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Excellence in staff training to reduce bullying.

The first two articles in this series about bullying in summer camp have provided a background for what constitutes bullying, as well as the strategies you need to help reduce this behavior in camp all year long. Staff training is one of the most important pieces of successful bully prevention, and this article provides the key aspects and tools to successful camp staff training.

The increasing challenge to camps and staff comes from the changing society we live in and the growing incivility we see across the world. We are living during a period when the media portrays and lauds rudeness, disrespect, and aggressive behavior. When adults we admire role model this behavior--and our "heroes" in politics, on television, and in the movies reflect this inappropriate, negative behavior--what can we expect? These realities force us to look more closely at our bullying issues in camp--looking at ourselves and our staff--to determine if we are modeling appropriate or inappropriate behavior.

A survey I conducted during the 2005 summer season of fourteen hundred staff measured the bullying behaviors they witness in summer camp among their campers, and more importantly, among themselves.

Here's the Data!

The following chart reflects the percentage of staff who responded "yes" to the question: Have you observed any of these types of bullying behavior between campers last summer?

Staff consistently reported experiencing a high degree of bullying behavior among campers. Most male and female staff experienced verbal teasing and name-calling between campers. More male staff saw verbal threatening behavior among their boys. However, almost all female staff observed gossiping, rumors, exclusion, and clique behavior in their female campers, as well as a high degree of embarrassment in front of others. Most male staff reported a high degree of embarrassment by their boys in front of other boys, but male staff reported a higher percentage of physical aggression among their boy campers as compared to female staff. One obvious conclusion is that both female and male staff observe and acknowledge a high degree of bullying behavior in their campers.

The reality: The majority of staff have to deal with all types of bullying because they experience it and therefore need to know how to handle it and what to do.

Returning staff were surveyed about bullying behaviors among staff. They were questioned about personally observing any of the following types of bullying between counselors last summer:

This data reveals a significant amount of bullying behavior seen in our camp staff. Most female staff experience gossiping, rumors, exclusion, and clique behavior. Two-thirds of male staff experienced the behaviors generally assumed to be female behaviors. Teasing, name-calling, and embarrassment in front of others is experienced by approximately half of all staff surveyed. Physical bullying is limited to one out of six females, and one out of four males. Stealing of personal things was observed by approximately 25 percent of both male and female staff. What conclusion can be reached? The bullying behaviors we witness among our campers are occurring with a high prevalence rate in our own camp staff.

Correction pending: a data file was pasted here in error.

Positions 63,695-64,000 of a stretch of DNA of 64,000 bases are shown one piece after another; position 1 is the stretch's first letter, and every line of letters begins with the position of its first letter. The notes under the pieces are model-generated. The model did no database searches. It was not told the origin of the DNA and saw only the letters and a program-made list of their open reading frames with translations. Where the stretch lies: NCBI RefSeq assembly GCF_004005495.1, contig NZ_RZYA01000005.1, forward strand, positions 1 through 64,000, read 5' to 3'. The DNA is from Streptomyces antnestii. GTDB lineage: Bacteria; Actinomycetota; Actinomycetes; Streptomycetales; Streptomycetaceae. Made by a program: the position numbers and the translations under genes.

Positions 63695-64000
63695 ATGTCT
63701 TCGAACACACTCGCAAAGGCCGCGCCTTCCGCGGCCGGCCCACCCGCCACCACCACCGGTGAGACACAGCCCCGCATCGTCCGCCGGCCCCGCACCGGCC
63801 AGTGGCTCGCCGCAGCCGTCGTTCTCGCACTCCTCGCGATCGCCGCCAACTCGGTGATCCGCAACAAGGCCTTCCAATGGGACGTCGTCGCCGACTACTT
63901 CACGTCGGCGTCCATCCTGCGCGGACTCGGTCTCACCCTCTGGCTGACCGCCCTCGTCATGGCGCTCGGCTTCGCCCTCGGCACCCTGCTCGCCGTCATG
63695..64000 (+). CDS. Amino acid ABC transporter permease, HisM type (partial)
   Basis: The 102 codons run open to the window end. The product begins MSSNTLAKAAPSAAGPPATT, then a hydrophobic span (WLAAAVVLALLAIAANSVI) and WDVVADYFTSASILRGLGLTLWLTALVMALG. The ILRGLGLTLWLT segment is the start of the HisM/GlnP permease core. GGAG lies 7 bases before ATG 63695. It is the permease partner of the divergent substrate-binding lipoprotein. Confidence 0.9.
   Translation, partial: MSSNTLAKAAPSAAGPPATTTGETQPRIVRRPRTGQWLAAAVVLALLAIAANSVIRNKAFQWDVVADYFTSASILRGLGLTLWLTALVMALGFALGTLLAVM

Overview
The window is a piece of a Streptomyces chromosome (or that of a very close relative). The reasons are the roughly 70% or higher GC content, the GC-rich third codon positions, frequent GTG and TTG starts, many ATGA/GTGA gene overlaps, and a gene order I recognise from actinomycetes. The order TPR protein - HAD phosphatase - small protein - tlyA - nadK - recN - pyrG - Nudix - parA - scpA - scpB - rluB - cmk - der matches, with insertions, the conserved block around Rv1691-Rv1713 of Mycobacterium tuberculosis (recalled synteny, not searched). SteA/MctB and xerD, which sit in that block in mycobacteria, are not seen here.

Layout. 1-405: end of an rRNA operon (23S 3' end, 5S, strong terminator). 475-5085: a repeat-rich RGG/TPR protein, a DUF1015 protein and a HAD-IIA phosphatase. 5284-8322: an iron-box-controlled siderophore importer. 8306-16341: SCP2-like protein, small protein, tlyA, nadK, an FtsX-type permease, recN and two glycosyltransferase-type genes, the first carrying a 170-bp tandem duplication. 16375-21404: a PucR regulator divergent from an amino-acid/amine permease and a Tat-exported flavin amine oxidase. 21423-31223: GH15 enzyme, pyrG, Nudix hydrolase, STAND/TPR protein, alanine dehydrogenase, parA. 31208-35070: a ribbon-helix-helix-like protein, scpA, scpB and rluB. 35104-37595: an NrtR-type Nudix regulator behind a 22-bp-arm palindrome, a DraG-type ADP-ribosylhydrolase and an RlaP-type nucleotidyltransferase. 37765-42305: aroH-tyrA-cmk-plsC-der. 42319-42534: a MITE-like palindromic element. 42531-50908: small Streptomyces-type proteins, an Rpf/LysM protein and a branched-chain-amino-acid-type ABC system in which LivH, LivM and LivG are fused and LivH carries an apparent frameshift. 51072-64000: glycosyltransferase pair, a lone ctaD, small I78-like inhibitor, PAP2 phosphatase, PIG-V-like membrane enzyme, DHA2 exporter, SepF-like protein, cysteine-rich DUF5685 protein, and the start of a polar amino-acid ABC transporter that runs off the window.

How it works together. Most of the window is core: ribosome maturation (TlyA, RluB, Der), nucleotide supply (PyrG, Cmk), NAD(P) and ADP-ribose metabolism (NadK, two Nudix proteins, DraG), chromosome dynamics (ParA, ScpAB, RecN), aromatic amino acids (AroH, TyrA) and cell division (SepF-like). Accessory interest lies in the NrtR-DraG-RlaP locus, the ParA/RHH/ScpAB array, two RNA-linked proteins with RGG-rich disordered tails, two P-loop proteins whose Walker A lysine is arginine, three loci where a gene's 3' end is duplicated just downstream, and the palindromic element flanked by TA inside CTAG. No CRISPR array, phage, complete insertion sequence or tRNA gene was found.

The next table reflects behaviors experienced during orientation. Staff were asked if they had seen or experienced any of the following behaviors:

This data reveals that within a few days of first meeting each other camp staff show a significant amount of bullying behavior among themselves. Staff may accept this behavior as part of interacting with each other to fit in, but behind the scenes, these behaviors may create unhappiness and distress. The prevalence of exclusion and embarrassment in front of others can be quite daunting to some. The lines of behavior and what is deemed appropriate or inappropriate are difficult to manage when staff experience these behaviors so quickly within the first few days of interaction before campers arrive for the summer. Obviously, these behaviors increase over the summer as seen by Chart 2 among camp staff, but one can observe how quickly these behaviors take root.

In summary, if you compare camper behavior with staff behavior, a high percentage of bullying behavior is occurring among campers and staff in the summer. What conclusions can be drawn from this data? Bullying behavior as perceived by those surveyed is extensive and begins early in the season. We would like to believe our staff can handle and manage these behaviors and the feelings that arise. However, we cannot assume that young staff are aware of this behavior in themselves or the impact it has on others. If our staff members are not aware of their own behavior, how can they change it in their campers? The issues of bullying--among campers and staff--need to be addressed during orientation! Staff should be trained to deal with bullying behavior that may cause distress for other staff and/or their campers.

Role Modeling of Bullying Behavior